What do we really know about the Zika virus?

As the number of babies born with serious birth defects rises in South America, and with cases of the virus now being reported in Florida, is Zika a ticking time bomb? Health on Top investigates

SYMPTOMS of the Zika virus include fever, headaches, rash, joint pain and red eyes (conjunctivitis). The effects are usually mild, so many people might not realise they’ve been infected. The rare nervous system disorder Guillain-Barre syndrome, which we covered in our Amy Parr story (Health on Top, Issue 1), has also been linked to the infection. Zika virus infection during pregnancy can cause a serious birth defect called microcephaly, as well as brain damage. Recently, a woman in Barcelona became the first case in Europe of a baby born with Zika-related microcephaly. The mother is reported to have caught the virus while in Latin America. The Zika virus was first discovered in 1947 and is named after the Zika forest in Uganda. In 1952, the first human cases of Zika were detected and since then, outbreaks have been reported in tropical Africa, Southeast Asia, the Pacific Islands and South and Central America.
There is no treatment available, so patients are advised to rest and drink plenty of fluids. While there’s currently no Zika vaccine, safety trials using human volunteers are underway in the US. Drug companies have shown success in pre-clinical trials, in which they have induced immunity in mice and monkeys, meaning it’s likely that the vaccine could prevent infection in humans. However, researchers say an effective vaccine will not be approved for public use for at least a year. The biggest concern is the impact the virus could have on babies developing in the womb and the surge in microcephaly, a condition caused by the brain not developing properly, resulting in an abnormally small head. The severity varies, but microcephaly can be deadly if the brain is so underdeveloped that it cannot regulate the functions vital to life. Children who do survive face intellectual disability and developmental delays. The virus can also trigger miscarriage.
Travel warning
The latest Government advice is that pregnant women should postpone non-essential travel to areas with active Zika transmission until after pregnancy. These areas include Florida, Latin America and the Caribbean. Thomas Cook, Thompson and First Choice and Virgin Holidays are granting free holiday cancellations or amendments for pregnant tourists with trips booked to affected areas up until 31 December. In addition, women are being told to avoid getting pregnant while travelling in an area with active Zika virus transmission, and for 28 days following return home. Some areas in Brazil have declared a state of emergency, with doctors describing the outbreak of Zika as ‘a pandemic in progress’. A number of athletes pulled out of the Rio 2016 Olympic Games, while others have instructed their families to stay at home rather than risk contracting a virus which could affect future family plans. So, if you’re going to travel to affected areas, make sure you take the correct precautions to protect yourself and others.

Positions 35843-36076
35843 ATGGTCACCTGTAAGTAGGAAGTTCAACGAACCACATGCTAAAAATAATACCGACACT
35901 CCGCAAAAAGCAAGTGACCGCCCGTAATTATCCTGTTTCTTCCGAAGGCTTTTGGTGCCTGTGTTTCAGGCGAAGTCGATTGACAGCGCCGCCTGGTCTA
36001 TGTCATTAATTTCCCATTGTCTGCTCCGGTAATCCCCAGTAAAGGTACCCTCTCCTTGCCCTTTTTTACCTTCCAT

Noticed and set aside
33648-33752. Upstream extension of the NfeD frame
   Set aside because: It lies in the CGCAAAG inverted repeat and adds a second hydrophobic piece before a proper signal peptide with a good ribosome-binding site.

Steps to prevent mosquito bites

When in areas affected by Zika and other diseases spread by mosquitoes, take the following steps:
• Wear long-sleeved tops and long trousers.
• Stay in places that have air-conditioning and window and door screens, to keep mosquitoes outside.
• Sleep under a mosquito net.
• Use insect repellents that contain either Deet, picaridin, IR3535, oil of lemon eucalyptus, or para-menthane-3,8-diol.

The Health Protection Agency (HPA) says that products containing up to 50 per cent Deet are safe to use in pregnancy and when breastfeeding, as long as you stick to the manufacturers’ guidelines.
– Always follow the product label instructions.
– Reapply insect repellent as directed.
– Do not spray repellent on the skin under clothing.
– If you are also using sunscreen, apply sunscreen before applying insect repellent.


To protect your child from mosquito bites:
– Don’t use insect repellent on babies under two months old.
– Don’t use products containing oil of lemon eucalyptus or para-menthane-3,8-diol on children under the age of three.
– Dress your child in clothing that covers their arms and legs.
– Cover crib, stroller, and baby carrier with mosquito netting.
– Never use insect repellent on a child’s hands, eyes, mouth, or cut or irritated skin. Instead, adults should spray the repellent on to their hands first, then apply to a child’s face.
– Treat your clothing with permethrin or purchase permethrintreated items.
– Treated clothing remains protective after multiple washings. See product information to learn how long the protection will last.
– If treating items yourself, follow the product instructions carefully.
– Do NOT use permethrin products directly on the skin. They are intended to treat clothing only.